Can I be forced to sell?

Get Legal Help Today

 Secured with SHA-256 Encryption

Can I be forced to sell?

I have owned my CA home for 15 years I bought it with my ex-boyfriend. I came in with $22,000 down and he came in with $2,500 down. He made the mortgage payments for the first year and a half. Then he went to prison, at which time I got a notary to go to the jail and have him sign an extended power of attorney because he was going be locked up for 4 years and I needed to be able to make changes to home loan if needed. Since then I have been the one in possession of the property and making the payments and doing maintenance. My ex has been in and out of jail several times since we bought the house and each time was a 4 year sentence. There’s a $10,000 lein from the IRS due to him being locked up in jail. And now, 15 years later, he wants to be bought out. I want to know what he can do legally and what rights I have?Also, I am physically living in the home and have no intention on selling ever. I still have the power of attorney and it’s very detailed. Can I be forced to sell?

Asked on November 8, 2018 under Real Estate Law, California

Answers:

M.D., Member, California and New York Bar / FreeAdvice Contributing Attorney

Answered 2 years ago | Contributor

Actually, if your ex-boyfriend is still listed on the deed, then as a legal co-owner he has the same rights regarding the house as you do. This is true even if you have paid the majority of the downpayment, loan payments, maintnenace and repair costs, etc. This is also true no matter how long that you have solely occupied the house. At this point, you will need to make arrangments for buying him out. If you do not, then your ex can file for what is known as a "partition". This is a legal remedy that is employed when owners of jointly held propertycannot agree as to ownership matters. In  such an action, the court will order that the property be divided, if possible. If not (such as in the case of a single family house), the court will hen order a "sale in lieu of partition". This means that the property will be put on the market for fair market value. When an offer is accepted and the sale completed, the proceeds will be equitably distributed to all of the owners. First, however, the party who wants to keep the property will be given the chance to buy out any other owner who wants to sell.

M.D., Member, California and New York Bar / FreeAdvice Contributing Attorney

Answered 2 years ago | Contributor

Actually, if your ex-boyfriend is still listed on the deed, then as a legal co-owner he has the same rights regarding the house as you do. This is true even if you have paid the majority of the downpayment, loan payments, maintnenace and repair costs, etc. This is also true no matter how long that you have solely occupied the house. At this point, you will need to make arrangments for buying him out. If you do not, then your ex can file for what is known as a "partition". This is a legal remedy that is employed when owners of jointly held propertycannot agree as to ownership matters. In  such an action, the court will order that the property be divided, if possible. If not (such as in the case of a single family house), the court will hen order a "sale in lieu of partition". This means that the property will be put on the market for fair market value. When an offer is accepted and the sale completed, the proceeds will be equitably distributed to all of the owners. First, however, the party who wants to keep the property will be given the chance to buy out any other owner who wants to sell.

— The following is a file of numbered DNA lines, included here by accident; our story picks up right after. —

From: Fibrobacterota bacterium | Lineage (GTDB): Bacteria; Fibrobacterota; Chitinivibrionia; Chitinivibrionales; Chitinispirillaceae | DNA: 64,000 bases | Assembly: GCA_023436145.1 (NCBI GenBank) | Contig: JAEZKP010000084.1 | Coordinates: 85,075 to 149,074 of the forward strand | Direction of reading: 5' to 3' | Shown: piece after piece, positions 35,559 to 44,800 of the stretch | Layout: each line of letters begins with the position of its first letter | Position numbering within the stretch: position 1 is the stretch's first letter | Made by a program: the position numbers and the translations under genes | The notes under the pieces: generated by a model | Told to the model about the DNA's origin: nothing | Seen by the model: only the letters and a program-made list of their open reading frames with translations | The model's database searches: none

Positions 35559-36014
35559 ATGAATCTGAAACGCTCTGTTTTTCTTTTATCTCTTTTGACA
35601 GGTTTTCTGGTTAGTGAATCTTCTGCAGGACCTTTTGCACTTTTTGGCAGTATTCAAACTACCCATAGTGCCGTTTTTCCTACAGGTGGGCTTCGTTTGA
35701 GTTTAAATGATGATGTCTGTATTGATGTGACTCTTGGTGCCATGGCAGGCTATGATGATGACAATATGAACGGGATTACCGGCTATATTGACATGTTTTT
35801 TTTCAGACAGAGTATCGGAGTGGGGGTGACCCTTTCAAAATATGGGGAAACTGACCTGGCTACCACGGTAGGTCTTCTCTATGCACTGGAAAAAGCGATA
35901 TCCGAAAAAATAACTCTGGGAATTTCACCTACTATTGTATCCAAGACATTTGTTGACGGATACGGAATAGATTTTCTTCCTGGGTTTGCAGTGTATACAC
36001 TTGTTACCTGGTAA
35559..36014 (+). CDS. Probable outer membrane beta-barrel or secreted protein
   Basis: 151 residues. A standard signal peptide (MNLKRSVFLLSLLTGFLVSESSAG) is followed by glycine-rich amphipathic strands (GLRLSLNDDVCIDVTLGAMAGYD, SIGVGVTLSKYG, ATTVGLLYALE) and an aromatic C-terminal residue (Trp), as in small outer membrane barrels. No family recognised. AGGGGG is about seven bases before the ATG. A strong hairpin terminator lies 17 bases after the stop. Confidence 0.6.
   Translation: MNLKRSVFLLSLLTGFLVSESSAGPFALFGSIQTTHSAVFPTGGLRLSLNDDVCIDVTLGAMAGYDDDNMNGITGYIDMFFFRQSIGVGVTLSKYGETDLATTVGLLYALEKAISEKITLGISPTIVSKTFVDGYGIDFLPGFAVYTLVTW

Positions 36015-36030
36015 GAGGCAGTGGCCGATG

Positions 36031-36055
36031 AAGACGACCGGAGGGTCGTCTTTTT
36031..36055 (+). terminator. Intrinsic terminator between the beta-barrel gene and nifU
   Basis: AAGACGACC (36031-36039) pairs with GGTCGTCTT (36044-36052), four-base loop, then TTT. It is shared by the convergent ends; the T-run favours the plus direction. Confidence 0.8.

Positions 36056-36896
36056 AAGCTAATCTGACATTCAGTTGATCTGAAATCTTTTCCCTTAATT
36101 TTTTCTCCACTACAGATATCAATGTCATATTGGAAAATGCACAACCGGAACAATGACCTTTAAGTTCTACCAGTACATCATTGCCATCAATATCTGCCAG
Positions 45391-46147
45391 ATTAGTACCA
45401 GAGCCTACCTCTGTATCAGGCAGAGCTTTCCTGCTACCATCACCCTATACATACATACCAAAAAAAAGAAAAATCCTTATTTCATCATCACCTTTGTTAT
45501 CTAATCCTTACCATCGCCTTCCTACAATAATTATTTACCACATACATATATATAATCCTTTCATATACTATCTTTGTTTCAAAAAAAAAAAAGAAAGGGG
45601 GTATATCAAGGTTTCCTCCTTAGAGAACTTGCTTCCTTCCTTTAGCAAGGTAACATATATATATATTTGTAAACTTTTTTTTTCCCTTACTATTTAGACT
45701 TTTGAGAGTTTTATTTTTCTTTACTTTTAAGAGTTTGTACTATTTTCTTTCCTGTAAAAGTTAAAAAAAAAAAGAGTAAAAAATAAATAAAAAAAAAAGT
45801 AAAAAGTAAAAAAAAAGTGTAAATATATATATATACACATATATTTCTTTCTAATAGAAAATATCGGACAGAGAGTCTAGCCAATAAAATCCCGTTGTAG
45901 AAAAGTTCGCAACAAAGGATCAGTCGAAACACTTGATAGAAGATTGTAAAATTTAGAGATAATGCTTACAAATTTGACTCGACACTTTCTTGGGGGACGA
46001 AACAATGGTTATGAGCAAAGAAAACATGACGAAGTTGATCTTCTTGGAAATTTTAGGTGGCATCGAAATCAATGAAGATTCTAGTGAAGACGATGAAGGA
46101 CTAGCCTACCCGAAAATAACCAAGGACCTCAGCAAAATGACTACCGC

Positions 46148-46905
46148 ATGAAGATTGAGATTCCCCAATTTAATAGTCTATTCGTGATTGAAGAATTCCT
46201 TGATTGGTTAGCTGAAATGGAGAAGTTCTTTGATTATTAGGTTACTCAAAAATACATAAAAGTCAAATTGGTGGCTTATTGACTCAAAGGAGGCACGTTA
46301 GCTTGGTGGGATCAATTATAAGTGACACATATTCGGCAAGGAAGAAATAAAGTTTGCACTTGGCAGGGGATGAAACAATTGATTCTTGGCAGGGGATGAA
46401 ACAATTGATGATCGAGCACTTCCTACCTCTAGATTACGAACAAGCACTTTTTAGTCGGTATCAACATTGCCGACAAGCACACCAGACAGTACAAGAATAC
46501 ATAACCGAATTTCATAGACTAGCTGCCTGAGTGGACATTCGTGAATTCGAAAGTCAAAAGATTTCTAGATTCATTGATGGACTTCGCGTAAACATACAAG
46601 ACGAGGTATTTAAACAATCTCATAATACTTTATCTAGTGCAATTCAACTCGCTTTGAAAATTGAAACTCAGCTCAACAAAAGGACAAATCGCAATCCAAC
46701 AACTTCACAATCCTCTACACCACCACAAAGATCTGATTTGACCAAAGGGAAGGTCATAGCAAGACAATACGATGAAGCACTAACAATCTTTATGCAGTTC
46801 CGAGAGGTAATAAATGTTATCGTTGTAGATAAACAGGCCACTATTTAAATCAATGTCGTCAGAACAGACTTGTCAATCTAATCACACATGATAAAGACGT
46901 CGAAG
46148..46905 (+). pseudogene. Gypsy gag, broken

IMPORTANT NOTICE: The Answer(s) provided above are for general information only. The attorney providing the answer was not serving as the attorney for the person submitting the question or in any attorney-client relationship with such person. Laws may vary from state to state, and sometimes change. Tiny variations in the facts, or a fact not set forth in a question, often can change a legal outcome or an attorney's conclusion. Although AttorneyPages.com has verified the attorney was admitted to practice law in at least one jurisdiction, he or she may not be authorized to practice law in the jurisdiction referred to in the question, nor is he or she necessarily experienced in the area of the law involved. Unlike the information in the Answer(s) above, upon which you should NOT rely, for personal advice you can rely upon we suggest you retain an attorney to represent you.

Get Legal Help Today

Find the right lawyer for your legal issue.

 Secured with SHA-256 Encryption